How to make Makgeolli recipe at home: check out the step-by-step recipe for a creamy and traditional Korean rice wine.
To make Makgeolli recipe at home start rinsing the rice at least five times, or place in a colander under running water, moving the grains around until the water runs clear, about 2 minutes.
Soak the rice in 6 cups of water for 30 minutes, then bring to a boil over high heat. Lower heat to low, cover the pot and simmer for 12 minutes. Reduce the heat to its lowest point and simmer 3 minutes more.
Remove pot from the heat and let stand, covered, for 30 minutes.
Sanitize 2 cloths large enough to fit over the top of 2 large bowls (you can boil them, use sterilizing solution, or wet them and microwave them for 2 minutes).
When cool, use a cloth to wipe a spatula, a small bowl, a large bowl, a spoon and your hands with about 1 cup of vodka or with sterilizing solution, trying not to waste too much vodka, clearly.
Ring out the cloths.
If your koji is not in powdered form, grind 1 cup of it and measure 100 g.
Combine the koji in the small bowl with the instant yeast and enough water to make a paste.
Add 1l of water and half the cooked rice to each large bowl. Re-sterilize your hands with vodka and when the rice is cool enough, break up any clumps.
Add the koji and mix together. Wipe the rim of the bowls with a cloth or paper towel soaked in alcohol and cover the bowls with the sterilized cloths.
Hold the cloths in place with elastic bands, string or cord. Place the bowls in a dark area between 20-25˚C. Stir the liquid every morning and night with a sterilized spoon.
Leave for 3-5 days.
Add more water if drying out.
Over the course of the fermentation period, rice particles will start floating up and down in the liquid and you’ll hear activity from the gases. The Makgeolli is ready when most of the grains have fallen to the bottom of the bowls and only a few grains remain on top. The liquid should no longer be bubbling away. If the room is hotter than 25˚C, fermentation might only require 2-3 days. Decant the liquid by pouring through sterilized cheesecloth into sterilized glass bottles, plastic bottles or mason jars. If desired, dilute with water to reduce the alcohol level or thin. Add honey to taste (it might be sweet enough already). Don’t tighten the lids too much, as some of the unpasteurized lees are still present and gases may build up. If using plastic lids, poke holes in them to release gases. You can also siphon the liquid from the lees before bottling, or bring it to 70˚C to pasteurize it if you wish the fermentation to stop completely and the Makgeolli to be shelf stable. Store in the fridge for a few days to mellow before drinking.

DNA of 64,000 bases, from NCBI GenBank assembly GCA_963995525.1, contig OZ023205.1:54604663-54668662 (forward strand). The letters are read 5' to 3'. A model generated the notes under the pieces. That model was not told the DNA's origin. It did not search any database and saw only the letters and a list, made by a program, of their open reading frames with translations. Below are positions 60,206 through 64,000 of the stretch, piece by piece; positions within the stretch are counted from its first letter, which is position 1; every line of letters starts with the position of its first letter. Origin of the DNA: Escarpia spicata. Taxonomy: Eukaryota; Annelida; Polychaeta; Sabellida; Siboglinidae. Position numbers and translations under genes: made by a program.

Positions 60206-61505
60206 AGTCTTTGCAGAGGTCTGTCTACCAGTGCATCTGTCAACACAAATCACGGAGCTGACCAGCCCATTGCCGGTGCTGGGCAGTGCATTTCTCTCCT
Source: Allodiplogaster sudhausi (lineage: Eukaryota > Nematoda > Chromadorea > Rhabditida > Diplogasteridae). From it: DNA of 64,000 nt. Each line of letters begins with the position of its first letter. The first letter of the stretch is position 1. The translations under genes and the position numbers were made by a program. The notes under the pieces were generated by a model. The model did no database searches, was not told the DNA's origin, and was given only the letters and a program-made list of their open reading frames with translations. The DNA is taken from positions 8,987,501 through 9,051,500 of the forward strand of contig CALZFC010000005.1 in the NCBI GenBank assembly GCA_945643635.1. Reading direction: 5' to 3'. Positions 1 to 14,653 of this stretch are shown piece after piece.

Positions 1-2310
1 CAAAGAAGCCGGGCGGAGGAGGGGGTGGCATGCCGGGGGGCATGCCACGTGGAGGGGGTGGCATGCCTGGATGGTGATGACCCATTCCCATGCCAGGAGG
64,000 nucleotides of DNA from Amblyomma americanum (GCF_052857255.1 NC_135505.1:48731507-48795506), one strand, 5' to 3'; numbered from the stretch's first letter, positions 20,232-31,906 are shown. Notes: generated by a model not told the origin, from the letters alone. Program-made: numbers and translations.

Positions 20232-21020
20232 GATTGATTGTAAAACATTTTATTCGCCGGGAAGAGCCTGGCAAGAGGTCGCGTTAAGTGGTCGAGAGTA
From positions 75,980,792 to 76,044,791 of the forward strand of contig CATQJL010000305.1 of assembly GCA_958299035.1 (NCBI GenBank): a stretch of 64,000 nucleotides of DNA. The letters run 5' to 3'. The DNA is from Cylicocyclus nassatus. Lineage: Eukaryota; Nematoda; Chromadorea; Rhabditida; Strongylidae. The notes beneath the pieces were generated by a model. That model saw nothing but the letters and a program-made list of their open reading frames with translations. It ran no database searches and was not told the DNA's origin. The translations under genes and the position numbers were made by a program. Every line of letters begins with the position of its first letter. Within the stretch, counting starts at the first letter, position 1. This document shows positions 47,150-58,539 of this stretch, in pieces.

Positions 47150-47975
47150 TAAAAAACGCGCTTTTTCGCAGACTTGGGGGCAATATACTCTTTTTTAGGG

By Zoe Stephens
Whether you know it as Makgeolli, 막걸리, Nongju, or Fight Milk, this Korean alcohol is a beverage you need to know more about.
Makgeolli (막걸리) is traditional Korean alcohol. It’s a kind of sparkling rice wine that is cloudy in appearance, sweet in taste, and good for you. It’s a perfect partner to many Korean foods and is also pretty simple to make yourself at home.
In other words, it’s one of the best drinks around. So why have so few heard of this Korean alcohol?
Makgeolli is the oldest Korean alcohol drink dating far back to the Koryo Dynasty (918-1320). Traditionally home-brewed and drunk by farmers, Makgeolli is making a well-deserved comeback in Korea and over the world. Together with beer and soju, Makgeolli is one of the most popular Korean alcohols in both North Korea and South Korea.
Makgeolli also goes by the name of Makkeoli, Nongju (lit. ‘farmer’s drink). By the Brits it’s nicknamed ‘Drunken Rice’, and also goes by the bizarre name of ‘Fight Milk’, as christened by Scottish band Colonel Mustard & The Dijon 5 in 2018.
Whether you know it as Makgeolli, 막걸리, Nongju, or Fight Milk, this Korean alcohol is a beverage you need to know more about.
Makgeolli has a distinctive, complex taste that is unique to Makgeolli. There’s really nothing like it.
Drinking it for the first time can be quite the experience. Milky, sweet, and fizzy, this Korean alcohol is a drink that confuses the senses.